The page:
March 20, 2017      5:38 PM
Houston Mayor Turner faces tough questions from senators over pension plan
“Some are not as comfortable as we would like, but the reality is I can’t think of any other way to fix it,” Turner told the committee this morning. “There is no perfect pension bill.”
That victory lap Houston Mayor Sylvester Turner
was perhaps planning to take at Senate State Affairs Committee
this morning felt a whole lot more like a slog, given the opposition mounting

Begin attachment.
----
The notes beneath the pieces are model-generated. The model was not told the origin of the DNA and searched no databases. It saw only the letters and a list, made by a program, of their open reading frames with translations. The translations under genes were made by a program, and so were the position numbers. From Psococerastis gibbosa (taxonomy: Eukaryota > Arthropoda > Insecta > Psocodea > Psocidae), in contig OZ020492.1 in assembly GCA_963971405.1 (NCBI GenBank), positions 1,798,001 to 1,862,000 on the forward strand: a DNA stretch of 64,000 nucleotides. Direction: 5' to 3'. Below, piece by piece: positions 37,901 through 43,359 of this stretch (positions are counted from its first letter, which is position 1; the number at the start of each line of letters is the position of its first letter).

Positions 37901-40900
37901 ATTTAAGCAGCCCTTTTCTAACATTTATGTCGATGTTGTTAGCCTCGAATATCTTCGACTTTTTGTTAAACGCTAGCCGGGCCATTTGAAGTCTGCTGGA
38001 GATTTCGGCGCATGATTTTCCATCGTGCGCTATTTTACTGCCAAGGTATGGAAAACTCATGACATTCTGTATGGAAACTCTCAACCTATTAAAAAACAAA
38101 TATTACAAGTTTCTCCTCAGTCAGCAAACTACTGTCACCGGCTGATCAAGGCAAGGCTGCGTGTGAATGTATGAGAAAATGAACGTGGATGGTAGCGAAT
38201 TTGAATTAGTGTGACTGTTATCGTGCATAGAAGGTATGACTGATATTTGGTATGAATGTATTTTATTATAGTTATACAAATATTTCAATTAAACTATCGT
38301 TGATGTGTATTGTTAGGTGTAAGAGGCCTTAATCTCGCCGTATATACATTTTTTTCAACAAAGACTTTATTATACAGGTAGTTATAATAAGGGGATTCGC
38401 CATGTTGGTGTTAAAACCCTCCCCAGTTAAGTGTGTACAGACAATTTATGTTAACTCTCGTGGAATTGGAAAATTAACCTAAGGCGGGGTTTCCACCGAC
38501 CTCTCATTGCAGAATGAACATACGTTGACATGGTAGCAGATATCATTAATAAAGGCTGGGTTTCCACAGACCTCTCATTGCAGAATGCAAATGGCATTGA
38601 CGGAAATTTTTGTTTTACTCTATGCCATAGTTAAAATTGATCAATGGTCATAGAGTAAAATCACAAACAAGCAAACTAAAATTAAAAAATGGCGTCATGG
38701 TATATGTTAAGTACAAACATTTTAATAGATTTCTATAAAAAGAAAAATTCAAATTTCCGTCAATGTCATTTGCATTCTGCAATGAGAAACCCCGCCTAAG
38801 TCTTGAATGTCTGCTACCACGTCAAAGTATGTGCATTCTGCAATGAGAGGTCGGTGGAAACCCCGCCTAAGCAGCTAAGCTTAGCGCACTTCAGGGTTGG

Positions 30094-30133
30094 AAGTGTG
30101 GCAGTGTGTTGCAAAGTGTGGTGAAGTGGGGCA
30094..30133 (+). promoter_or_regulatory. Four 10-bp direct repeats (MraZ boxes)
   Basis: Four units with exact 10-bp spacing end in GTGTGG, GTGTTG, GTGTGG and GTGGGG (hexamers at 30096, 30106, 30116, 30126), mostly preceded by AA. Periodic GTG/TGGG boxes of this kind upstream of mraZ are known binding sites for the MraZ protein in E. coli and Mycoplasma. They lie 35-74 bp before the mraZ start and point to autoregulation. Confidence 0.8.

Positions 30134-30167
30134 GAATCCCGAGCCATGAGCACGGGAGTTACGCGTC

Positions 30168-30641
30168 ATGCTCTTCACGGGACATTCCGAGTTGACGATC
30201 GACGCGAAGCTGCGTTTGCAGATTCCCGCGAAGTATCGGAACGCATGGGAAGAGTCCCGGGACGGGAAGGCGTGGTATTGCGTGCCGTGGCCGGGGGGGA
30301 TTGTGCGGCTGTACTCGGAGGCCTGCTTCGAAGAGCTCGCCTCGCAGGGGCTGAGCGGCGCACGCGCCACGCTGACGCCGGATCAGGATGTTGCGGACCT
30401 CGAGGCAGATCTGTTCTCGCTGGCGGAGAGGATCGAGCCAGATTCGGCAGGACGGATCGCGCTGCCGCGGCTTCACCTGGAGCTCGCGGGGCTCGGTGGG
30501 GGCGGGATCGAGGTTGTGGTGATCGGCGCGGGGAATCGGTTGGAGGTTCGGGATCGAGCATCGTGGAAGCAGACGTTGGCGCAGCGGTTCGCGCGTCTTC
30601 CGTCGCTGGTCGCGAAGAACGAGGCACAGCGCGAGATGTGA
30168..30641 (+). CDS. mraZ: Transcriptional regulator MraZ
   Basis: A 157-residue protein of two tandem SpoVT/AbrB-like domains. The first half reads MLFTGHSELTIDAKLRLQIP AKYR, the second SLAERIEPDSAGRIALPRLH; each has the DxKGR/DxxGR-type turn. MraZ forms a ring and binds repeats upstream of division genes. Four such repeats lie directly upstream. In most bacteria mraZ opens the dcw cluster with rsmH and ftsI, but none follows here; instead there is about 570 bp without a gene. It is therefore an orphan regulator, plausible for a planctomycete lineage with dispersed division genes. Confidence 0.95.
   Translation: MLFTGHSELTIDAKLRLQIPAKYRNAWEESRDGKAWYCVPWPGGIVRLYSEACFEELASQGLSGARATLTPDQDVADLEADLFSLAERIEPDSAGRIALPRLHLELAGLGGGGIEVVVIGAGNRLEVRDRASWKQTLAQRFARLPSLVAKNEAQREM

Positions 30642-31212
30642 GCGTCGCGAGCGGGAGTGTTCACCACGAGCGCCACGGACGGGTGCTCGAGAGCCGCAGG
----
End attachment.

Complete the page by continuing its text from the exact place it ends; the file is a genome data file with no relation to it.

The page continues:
to is efforts to reform Houston’s pension system.
The failure of Houston’s municipal, fire and police
pension plan is oft-told: erroneous actuarial calculations in 2001, underfunded
payments, weak investment returns and, most perplexing, the city borrowing against
its own pension fund for non-pension items. Turner came into office thinking he
faced a $5.6 billion gap; all told, it’s closer to $8.1 billion.
Failure to negotiate a compromise would cost Turner’s
budget an extra $134 million. So, Turner and his staff met faithfully with all
three unions for months to craft a fix. By October, all three unions had agreed
terms that were later blessed by the City Council.
By Kimberly Reeves